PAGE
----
By Briana Neuberger
Dr. Zhang Ji Hong placed three fingers on Sheena Rubino’s wrist and told the 25-year-old American graduate student that her spleen was weak.
In checking Rubino’s pulse, Dr. Hong was using the Chinese equivalent of a stethoscope, the tool of choice by American doctors to check a person’s general well being. This technic is at the heart of the ancient craft of Chinese medicine, which Dr. Zhang teaches at Hebei University, located about 90 miles south of Beijing.
Although it may sound strange to most Americans, discerning medical problems from a person’s pulse has been practiced for thousands of years in China. And in the past decade or so, Chinese medicine has been growing in popularity around the world, especially in the United States. Indeed, Western scholars and scientists have studied and confirmed that some practices, such as using acupuncture to relieve pain, are safe and effective.
At the heart of Chinese medicine is the idea that the body is a unit of flowing energy, known as the Qi. Any disturbance in a person’s Qi is considered an illness. In contrast, Western medicine views the body as a system of organs that work in harmony. Western medicine also considers most ailments to originate in the organ that is failing or damage. Not so in Chinese medicine and that leads to very some very different treatments.
For example, if a patient has a migraine, a Western doctor would prescribe Topamax while Chinese doctors might suggest a foot massage. “Tou Tong yi jiao, (If the head hurts treat the foot)” is the famous adage of Chinese medicine.
In addition to acupuncture and checking a person’s pulse, Chinese medical practice includes cupping and massage. Acupuncture involves thin needles inserted into the top layers of a patient’s skin, in areas called acupuncture points. Pregnant women, however, are strongly advised to stay away from acupuncture because if it’s done incorrectly, it could induce labor.
Chinese and Western medicine have shared some concepts since the time of Plato, who wrote: “The greatest mistake in the treatment of diseases is that there are physicians for the body and physicians for the soul, although the two cannot be separated.”
Today, though, Western medicine focuses on treating the body, not the soul. The first thing an Emergency Medical Technician would do on arrival at accident scene is to use a stethoscope to take an injured person’s heart rate. From this an EMT can tell the condition of the patient.
In contrast, Dr. Hong’s three fingers are her stethoscope. When examining her patients, she goes to their left wrist first and uses her index finger to feel for the heart, her middle finger guides her to the liver and her third finger lets her determine the condition of the left kidney. On the patient’s right wrist, her index finger feels for the lungs, the middle finger feels for the spleen and digestive flow and her third finger feels the right kidney. Dr. Hong can also look at a patient’s tongue and get a sense of his overall health.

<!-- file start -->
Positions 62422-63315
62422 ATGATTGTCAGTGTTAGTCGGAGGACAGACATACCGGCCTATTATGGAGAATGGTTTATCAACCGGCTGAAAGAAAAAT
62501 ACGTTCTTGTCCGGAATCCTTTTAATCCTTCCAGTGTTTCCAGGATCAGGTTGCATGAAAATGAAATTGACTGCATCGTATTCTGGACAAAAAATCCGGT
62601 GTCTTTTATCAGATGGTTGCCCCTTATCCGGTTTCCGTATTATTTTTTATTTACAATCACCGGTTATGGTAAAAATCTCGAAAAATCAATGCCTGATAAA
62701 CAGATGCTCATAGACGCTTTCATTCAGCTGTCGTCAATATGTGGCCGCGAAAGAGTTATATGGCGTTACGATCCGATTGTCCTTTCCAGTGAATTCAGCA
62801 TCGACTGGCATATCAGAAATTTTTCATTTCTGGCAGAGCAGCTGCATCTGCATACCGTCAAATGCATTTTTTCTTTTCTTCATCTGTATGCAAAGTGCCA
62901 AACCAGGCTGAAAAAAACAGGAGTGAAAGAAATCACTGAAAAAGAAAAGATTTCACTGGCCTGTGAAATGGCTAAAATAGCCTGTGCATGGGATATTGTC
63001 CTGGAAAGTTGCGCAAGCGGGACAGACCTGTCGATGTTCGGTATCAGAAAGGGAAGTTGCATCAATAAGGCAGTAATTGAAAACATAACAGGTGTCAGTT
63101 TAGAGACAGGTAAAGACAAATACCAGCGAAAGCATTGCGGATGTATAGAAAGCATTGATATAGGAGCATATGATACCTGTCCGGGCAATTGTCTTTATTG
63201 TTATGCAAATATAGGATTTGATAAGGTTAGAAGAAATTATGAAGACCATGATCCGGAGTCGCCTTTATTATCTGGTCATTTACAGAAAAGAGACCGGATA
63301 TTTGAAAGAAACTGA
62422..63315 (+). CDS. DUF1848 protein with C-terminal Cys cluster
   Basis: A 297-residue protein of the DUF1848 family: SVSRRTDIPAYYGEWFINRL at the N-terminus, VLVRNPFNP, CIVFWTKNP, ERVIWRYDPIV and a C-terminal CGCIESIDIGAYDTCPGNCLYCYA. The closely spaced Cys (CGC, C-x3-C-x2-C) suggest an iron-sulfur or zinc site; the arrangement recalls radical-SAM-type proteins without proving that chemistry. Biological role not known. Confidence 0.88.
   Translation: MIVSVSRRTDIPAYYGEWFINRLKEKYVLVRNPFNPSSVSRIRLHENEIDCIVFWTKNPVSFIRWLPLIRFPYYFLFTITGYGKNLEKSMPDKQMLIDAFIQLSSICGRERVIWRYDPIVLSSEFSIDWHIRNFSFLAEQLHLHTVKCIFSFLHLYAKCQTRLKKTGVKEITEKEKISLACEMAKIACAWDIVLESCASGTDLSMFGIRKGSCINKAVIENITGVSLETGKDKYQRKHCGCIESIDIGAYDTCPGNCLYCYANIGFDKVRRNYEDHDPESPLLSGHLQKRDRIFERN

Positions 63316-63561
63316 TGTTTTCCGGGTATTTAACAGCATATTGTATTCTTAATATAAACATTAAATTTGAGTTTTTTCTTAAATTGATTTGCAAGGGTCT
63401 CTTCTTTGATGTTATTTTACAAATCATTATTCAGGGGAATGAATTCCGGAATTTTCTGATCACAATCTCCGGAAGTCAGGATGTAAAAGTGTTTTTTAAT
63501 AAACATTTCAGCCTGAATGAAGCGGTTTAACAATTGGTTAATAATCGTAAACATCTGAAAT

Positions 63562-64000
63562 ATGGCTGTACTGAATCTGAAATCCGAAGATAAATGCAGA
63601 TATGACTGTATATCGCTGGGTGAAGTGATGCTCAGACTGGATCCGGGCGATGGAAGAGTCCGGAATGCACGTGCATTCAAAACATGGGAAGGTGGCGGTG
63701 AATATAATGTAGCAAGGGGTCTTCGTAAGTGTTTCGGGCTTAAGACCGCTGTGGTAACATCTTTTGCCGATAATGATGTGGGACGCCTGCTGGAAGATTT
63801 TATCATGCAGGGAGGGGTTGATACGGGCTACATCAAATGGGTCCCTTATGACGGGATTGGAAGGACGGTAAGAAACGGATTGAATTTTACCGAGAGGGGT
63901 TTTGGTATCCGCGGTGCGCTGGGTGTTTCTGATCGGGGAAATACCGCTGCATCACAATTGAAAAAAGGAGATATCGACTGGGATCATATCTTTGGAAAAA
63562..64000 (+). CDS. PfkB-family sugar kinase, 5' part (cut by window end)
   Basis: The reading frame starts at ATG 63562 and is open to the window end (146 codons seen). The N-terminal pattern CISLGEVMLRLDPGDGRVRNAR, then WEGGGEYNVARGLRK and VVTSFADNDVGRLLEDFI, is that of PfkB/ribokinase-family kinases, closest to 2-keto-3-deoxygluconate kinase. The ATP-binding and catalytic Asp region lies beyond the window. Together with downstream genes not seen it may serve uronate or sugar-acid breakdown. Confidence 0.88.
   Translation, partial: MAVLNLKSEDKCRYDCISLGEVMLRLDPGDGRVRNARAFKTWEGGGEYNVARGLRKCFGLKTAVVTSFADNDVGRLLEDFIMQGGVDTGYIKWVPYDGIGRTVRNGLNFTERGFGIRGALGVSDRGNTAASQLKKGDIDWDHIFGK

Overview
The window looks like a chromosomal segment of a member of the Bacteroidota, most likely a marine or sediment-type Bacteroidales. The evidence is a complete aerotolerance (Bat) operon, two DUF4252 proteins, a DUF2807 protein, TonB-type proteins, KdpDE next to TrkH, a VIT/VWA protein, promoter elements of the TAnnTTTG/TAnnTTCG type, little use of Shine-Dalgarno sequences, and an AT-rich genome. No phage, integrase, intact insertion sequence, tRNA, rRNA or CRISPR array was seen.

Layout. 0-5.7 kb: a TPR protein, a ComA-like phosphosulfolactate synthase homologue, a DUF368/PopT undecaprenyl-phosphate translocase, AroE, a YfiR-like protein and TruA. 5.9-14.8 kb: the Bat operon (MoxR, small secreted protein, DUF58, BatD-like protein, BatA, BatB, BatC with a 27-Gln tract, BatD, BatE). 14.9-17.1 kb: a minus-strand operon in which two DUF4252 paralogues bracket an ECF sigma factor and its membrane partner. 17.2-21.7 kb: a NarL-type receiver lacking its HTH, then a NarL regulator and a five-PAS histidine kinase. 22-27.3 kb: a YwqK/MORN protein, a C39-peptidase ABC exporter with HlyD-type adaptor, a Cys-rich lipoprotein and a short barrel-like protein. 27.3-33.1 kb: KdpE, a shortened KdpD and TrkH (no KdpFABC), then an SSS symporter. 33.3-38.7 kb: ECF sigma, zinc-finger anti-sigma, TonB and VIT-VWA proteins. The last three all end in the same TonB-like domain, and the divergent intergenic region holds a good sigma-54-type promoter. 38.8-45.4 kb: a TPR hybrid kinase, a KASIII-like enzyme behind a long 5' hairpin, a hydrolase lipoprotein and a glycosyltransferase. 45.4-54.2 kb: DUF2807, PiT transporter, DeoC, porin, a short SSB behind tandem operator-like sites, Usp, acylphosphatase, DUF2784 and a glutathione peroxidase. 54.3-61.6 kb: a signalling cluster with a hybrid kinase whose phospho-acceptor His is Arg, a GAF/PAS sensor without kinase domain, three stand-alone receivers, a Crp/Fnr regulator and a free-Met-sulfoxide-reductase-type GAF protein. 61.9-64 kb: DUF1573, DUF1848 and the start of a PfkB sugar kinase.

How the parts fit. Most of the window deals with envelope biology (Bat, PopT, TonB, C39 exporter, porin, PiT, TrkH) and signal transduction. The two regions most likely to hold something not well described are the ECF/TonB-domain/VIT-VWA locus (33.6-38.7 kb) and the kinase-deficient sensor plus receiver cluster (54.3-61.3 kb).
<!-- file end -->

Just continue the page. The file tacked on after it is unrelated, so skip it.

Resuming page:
In acupuncture, the body is considered to have 12 meridians, or lines of longitude. Along these meridians there are 361 acupuncture points. Each point is where the Qi could be activated. Dr. Hong used an acupuncture needle to pierce the top of a patient’s hand, right below the index finger, a point called “Yangxi.” After a few seconds, the patient had a pounding sensation in her forehead and the tips of my fingers started to tingle. In examining this patient, Dr. Hong never used a Western medical device such as a stethoscope or a blood pressure cuff.
Rubino is another a case in point in how Chinese and Western medicine differ. After Dr. Hong diagnosed Rubino with a troubled spleen, she inserted five metal squares, each with herbal medicine, into her ear. She told Rubino to press on the squares ten times a day for five days. This was Dr. Hong’s recommendation to strengthen Sheena’s spleen. The spleen, which filters blood and stores white blood cells, is important in fighting bacterial infections such as pneumonia and meningitis. Western doctors typically remove a speed if it becomes defective.
Chinese and Western medicine also differ in what qualifies you to practice. Chinese medical education is usually a five-year Bachelor program. This includes a one-year internship, in which students are involved in direct patient care. Acceptance is based on a two-day national entrance exam used for all the universities.
In America, there are two degrees students can earn: Medical Degree (MD) and a Degree of Osteopathy (DO). MDs focus on fixing what hurts, such prescribing aspirin for a headache. In contrast, a DO will treat a headache like in Chinese medicine, examining a person from head to toe.